Ryan Corrigan, P.E., C.E.M., LEED GA
Track F | Energy Services
The task of modeling, benchmarking and analyzing multiple buildings on a campus has historically been a very costly task. Labor associated with developing an energy model for multiple buildings can cost several thousands of dollars and require a tremendous amount of data. As more institutions commit to ambitious energy saving targets (such as the 20/20 Challenge, Better Buildings Challenge, President’s Climate Action Plan, or Carbon Neutrality) it can be a daunting task for facility engineers to figure out where to start. Recent research and newly developed tools by industry partners have created an opportunity for campuses to model, benchmark and analyze their buildings in an accurate and quick fashion.
By using the Rapid Energy Modeling tool with Insight 360 from Autodesk, a building energy model can be developed in a matter of minutes. Using this model, the building can be benchmarked to its peers through readily available data from the Commercial Buildings Energy Consumption Survey (CBECS); and newly published data from an ASHRAE research project (RP-1651). These two sources of information allow any building to be benchmarked against CBECS (creating an Energy Star rating), as well as a similar ASHRAE 90.1-2016 compliant buildings and an ASHRAE defined maximum technically efficient building. With that data, a campus can also use the Campus Carbon Calculator from the University of New Hampshire to identify Scope 1 and Scope 2 carbon emissions.
This presentation will showcase how the above tools were used to complete a full-scale Energy Master Plan at two higher education campuses; one in California with over 100 buildings and another in Kentucky with just under 50 buildings. The result was an energy model for every building on campus, roadmaps identifying the highest energy consuming buildings, potential energy savings for every building and a campus carbon footprint. A process that would have normally taken several months was completed within two weeks, and at a fraction of the initial cost.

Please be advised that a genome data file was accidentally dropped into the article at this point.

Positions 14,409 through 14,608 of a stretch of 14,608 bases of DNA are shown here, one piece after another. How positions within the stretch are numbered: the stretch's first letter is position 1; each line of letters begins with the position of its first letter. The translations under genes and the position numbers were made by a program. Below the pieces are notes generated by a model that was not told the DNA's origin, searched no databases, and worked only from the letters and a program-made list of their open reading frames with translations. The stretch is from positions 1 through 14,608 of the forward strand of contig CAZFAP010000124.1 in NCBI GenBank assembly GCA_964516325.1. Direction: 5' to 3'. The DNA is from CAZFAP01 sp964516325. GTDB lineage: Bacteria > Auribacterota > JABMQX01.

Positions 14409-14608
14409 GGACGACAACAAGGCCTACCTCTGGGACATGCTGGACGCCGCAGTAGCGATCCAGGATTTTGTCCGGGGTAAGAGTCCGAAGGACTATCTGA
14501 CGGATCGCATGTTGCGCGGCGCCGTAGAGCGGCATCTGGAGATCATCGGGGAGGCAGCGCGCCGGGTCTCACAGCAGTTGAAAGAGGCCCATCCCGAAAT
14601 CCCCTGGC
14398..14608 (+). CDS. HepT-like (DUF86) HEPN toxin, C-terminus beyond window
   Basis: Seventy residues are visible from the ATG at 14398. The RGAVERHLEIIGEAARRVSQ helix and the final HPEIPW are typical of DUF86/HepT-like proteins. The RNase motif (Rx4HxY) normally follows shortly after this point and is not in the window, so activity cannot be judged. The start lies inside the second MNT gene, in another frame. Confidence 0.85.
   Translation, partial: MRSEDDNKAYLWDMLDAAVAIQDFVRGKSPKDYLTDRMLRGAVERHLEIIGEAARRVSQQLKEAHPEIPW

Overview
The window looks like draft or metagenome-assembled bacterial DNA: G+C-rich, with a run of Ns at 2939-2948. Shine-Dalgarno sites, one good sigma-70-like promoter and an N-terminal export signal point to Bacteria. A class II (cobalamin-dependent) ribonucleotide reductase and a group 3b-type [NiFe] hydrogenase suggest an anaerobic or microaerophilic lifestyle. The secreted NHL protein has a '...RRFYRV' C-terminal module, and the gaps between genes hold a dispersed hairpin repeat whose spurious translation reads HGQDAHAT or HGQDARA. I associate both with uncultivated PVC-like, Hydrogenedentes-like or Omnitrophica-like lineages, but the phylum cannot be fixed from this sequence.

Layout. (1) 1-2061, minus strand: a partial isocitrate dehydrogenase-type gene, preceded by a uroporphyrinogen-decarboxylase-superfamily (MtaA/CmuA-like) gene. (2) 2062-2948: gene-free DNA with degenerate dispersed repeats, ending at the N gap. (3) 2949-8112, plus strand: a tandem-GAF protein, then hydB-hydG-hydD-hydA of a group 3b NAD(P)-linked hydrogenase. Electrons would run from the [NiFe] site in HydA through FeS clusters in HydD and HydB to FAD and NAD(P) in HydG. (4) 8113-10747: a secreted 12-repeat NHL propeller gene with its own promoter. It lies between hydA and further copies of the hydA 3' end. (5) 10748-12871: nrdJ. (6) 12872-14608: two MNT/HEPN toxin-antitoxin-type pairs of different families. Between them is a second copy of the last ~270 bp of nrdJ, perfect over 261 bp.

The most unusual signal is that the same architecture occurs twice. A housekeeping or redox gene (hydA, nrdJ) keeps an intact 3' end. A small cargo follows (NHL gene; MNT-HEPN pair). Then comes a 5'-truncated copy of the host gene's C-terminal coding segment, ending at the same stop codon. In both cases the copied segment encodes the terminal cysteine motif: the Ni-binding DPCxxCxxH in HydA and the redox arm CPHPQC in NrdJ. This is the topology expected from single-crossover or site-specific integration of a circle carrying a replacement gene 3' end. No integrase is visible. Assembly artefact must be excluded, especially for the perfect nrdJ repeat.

Since joining 8760 in 2011, Ryan has specialized in the analysis and retrofit of existing facilities with an emphasis on Energy Infrastructure. Ryan has worked with clients to increase system reliability on higher education, healthcare, industrial, local and municipal campuses. As a partner, Ryan has developed 8760 Engineering’s services as the lead principal for Retro-Commissioning, Commissioning, Continuous Commissioning, Automatic Fault Detection and Energy Benchmarking.
In 2004, Ryan began working in the construction industry where he was employed as a summer help for the Local 562 Plumbers and Pipefitters Union. He has since graduated with a degree in Mechanical Engineering from the University of Missouri-Columbia, and a in the Masters of Business Administration at Washington University in St. Louis.
He now sits on the board of directors for the Missouri Energy Initiative, is the past president of the St. Louis Chapter of the Association of Energy Engineers, was a technical advisor to the ASHRAE GPC 36 committee, is a preliminary judge for Arch Grants and founded the non-profit agency Strange Cares.
Ryan is a licensed professional engineer in the state of Missouri, a certified commissioning authority (CxA) and certified energy manager (CEM).
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